The Supreme Administrative Court rendered the 106-Pan-60 Decision of February 9, 2017 (hereinafter, the “Decision”), holding that to ascertain if a party has farming ability or is able to retain others to conduct farming operation, it is necessary for the court to notify such party to explain before the court, and that if the party fails to appear in court, the court can also investigate evidence ex officio.
According to the facts underlying this Decision, Plaintiff A (a lessee of a land subject to the 37.5% arable rent reduction) filed a complaint to assert that the Intervenor (a lessor of a land subject to the 37.5% arable rent reduction) had reached the age of 88 with poor health condition, could not take care of himself in his daily lives and needed a caregiver. Since he could not conducted the farming operation by himself and did not till his land by leveraging any agricultural technology or through entrepreneurial operation, he did not have farming capability. The Toucheng Township Office of Ilan County, the Defendant in this case, had determined that the Intervenor was able to farm solely based on his unilateral affidavit on his farming operation and failed to mediate the disputes concerning the renewal of the lease at issue before rendering the original disposition which allowed the Intervenor to take back the land at issue to conduct his own farming operation. Therefore, such disposition was certainly unlawful, and an administrative action was brought to set aside the decision on administrative appeal and the original disposition and to compel another disposition that allowed A to continue his lease of the land.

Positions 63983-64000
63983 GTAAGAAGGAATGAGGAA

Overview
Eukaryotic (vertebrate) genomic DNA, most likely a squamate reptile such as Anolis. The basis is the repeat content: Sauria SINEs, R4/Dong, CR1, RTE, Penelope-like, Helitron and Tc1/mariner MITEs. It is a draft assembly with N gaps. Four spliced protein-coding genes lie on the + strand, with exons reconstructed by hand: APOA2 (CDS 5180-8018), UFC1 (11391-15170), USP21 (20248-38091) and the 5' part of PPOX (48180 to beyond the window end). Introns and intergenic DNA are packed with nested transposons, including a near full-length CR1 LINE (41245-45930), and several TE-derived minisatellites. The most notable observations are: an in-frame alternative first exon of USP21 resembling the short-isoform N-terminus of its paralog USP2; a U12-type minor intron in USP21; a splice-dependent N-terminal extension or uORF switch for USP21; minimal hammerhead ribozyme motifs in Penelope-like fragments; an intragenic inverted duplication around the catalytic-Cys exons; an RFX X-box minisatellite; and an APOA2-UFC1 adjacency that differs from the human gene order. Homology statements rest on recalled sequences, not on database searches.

According to the Decision, A asserted that the Intervenor could not take care of himself in his daily lives and was not able to indicate his intent to hire another individual to till the land on his behalf. Although the original decision did not accept A’s assertion on the ground that A had failed to produce evidence to substantiate the assertion, still such facts and evidence concerning if the Intervenor was able to take care of himself in his daily lives were most available from the Intervenor, and the original trial court could have investigated evidence ex officio. If such evidence and substantiation were solely requested of A, evidentiary rules would be violated for such unfair requirement. To ascertain if the Intervenor was able to farm or to retain another person to conduct farming operation on his behalf, it would be necessary for the original trial court to notify the Intervenor to appear in court again to provide an explanation. If the Intervenor could not appear in court, it would be necessary to request the Intervenor to provide explanation concerning the inability to appear in court, any record showing the Intervenor had sought treatment, and the severity of the illness. If the Intervenor refused to explain, the court could also investigate evidence ex officio. Failing to conduct further investigation to ascertain facts and evidence, the original trial court was rash when it jumped to the conclusion that the Intervenor’s son could till the land on his behalf and that the Intervenor was not subject to the circumstance where he could not hire another person to till the land on his behalf. Since the original decision was flawed for insufficiency of grounds, the original decision was reversed and remanded.